Drug: Cyclosporine A
Cyclosporine A (CSA) will start day -3 and will be administered PO/IV maintaining a trough level between 200 and 400 ng/mL. For adults the initial dose will be 2.5 mg/kg IV over 1 hour every 12 hours. For children < 40 kg the initial dose will be 2.5 mg/kg IV over 1 hour every 8 hours.
Other Name: CSA
Drug: Mycophenylate mofetil
Mycophenylate mofetil (MMF) 3 gram/day IV/PO for patients who are ≥ 40 kg divided in 2 or 3 doses. Pediatric patient (<40 kilograms) will receive MMF at the dose of 15 mg/kg/dose every 8 hours beginning day -3.
Other Name: MMF
Biological: Umbilical cord blood
Pre-medications and UCB infusion will be per current institutional policies/guidelines. The infusion of the first UCB unit should begin within 15 minutes, and no later than 30 minutes after arrival on the Unit. If 2 units are used, both cords will be infused within 30-60 minutes of each other as deemed clinically safe by the BMT attending or designee.
Other Name: UCB
- Survival at 1 year post-transplant [ Time Frame: 1 year ]The number of patients that are still living 1 year after UCBT.
- Incidence of neutrophil engraftment at day 42. [ Time Frame: 42 days ]Number of subjects with neutrophil engraftment at day 42 post UCBT.
- Platelet engraftment at 1 year. [ Time Frame: 1 year ]Number of patients with platelet engraftment at 1 year post UCBT.
- Pattern of chimerism after transplant. [ Time Frame: 1 year ]Pattern of chimerism after transplant. Chimerism will be plotted with box-plots and described over time.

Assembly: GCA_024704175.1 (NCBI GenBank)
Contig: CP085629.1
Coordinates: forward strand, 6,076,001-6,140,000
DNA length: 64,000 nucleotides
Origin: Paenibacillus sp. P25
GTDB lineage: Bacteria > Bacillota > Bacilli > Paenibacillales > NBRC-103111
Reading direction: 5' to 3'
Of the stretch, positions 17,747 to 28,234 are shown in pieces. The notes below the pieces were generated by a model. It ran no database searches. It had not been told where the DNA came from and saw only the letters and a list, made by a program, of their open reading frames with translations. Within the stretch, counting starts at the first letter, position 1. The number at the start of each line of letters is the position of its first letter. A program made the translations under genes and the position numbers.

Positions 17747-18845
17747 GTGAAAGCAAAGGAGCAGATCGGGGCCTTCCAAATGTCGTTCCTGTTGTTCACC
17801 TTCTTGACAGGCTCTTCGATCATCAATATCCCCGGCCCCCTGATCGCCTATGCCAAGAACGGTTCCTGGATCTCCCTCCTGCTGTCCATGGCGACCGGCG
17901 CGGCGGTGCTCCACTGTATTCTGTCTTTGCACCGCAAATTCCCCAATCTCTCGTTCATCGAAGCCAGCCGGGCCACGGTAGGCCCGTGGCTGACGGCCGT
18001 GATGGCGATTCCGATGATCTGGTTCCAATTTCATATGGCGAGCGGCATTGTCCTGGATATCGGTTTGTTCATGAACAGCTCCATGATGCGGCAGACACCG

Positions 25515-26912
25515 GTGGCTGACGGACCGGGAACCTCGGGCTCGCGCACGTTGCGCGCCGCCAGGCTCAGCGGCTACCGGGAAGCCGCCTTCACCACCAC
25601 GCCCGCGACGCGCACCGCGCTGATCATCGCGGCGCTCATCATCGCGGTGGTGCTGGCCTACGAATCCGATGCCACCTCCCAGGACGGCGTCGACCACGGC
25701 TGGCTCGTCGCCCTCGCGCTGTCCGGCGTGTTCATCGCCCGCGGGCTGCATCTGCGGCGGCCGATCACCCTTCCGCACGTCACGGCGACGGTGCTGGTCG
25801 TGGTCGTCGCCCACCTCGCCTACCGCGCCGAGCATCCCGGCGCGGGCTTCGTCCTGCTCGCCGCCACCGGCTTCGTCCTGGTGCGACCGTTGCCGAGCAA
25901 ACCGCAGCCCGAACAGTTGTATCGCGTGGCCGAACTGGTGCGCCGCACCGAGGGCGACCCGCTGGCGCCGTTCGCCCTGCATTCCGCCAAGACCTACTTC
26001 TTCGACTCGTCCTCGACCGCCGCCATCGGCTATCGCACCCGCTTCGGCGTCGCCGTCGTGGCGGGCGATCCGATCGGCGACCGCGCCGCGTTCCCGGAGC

- Incidence of graft failure. [ Time Frame: 100 days ]Cumulative incidence of graft failure after UCBT.
- Incidence of acute graft versus host disease at 100 days. [ Time Frame: 100 days ]Cumulative incidence will be used to estimate acute graft versus host disease 100 days after UCBT.
- Incidence of chronic graft versus host disease at 1 year. [ Time Frame: 1 year ]Cumulative incidence will be used to estimate chronic GVHD at 1 year post UCBT.
- Incidence of transplant related mortality at 6 months. [ Time Frame: 6 months ]Cumulative incidence will be used to estimate transplant related mortality at 6 months post UCBT.
- Incidence of disease free survival [ Time Frame: 1, 2 years ]Kaplan-Meier curves will be used to estimate disease-free survival at 1 and 2 years post UCBT.
- Incidence of overall survival. [ Time Frame: 1, 2 years ]Kaplan-Meier curves will be used to estimate overall survival at 1 and 2 years post UCBT.
To learn more about this study, you or your doctor may contact the study research staff using the contact information provided by the sponsor.
Please refer to this study by its ClinicalTrials.gov identifier (NCT number): NCT01962636
|Contact: Claudio Brunstein, MDfirstname.lastname@example.org|
|United States, Minnesota|
|University of Minnesota Masonic Cancer Center||Recruiting|
|Minneapolis, Minnesota, United States, 55455|
|Contact: Claudio Brunstein, MD 612-625-3918 email@example.com|
|Principal Investigator: Claudio Brunstein, MD|
|Principal Investigator:||Claudio Brunstein, MD||University of Minnesota - Clinical and Translational Science Institute|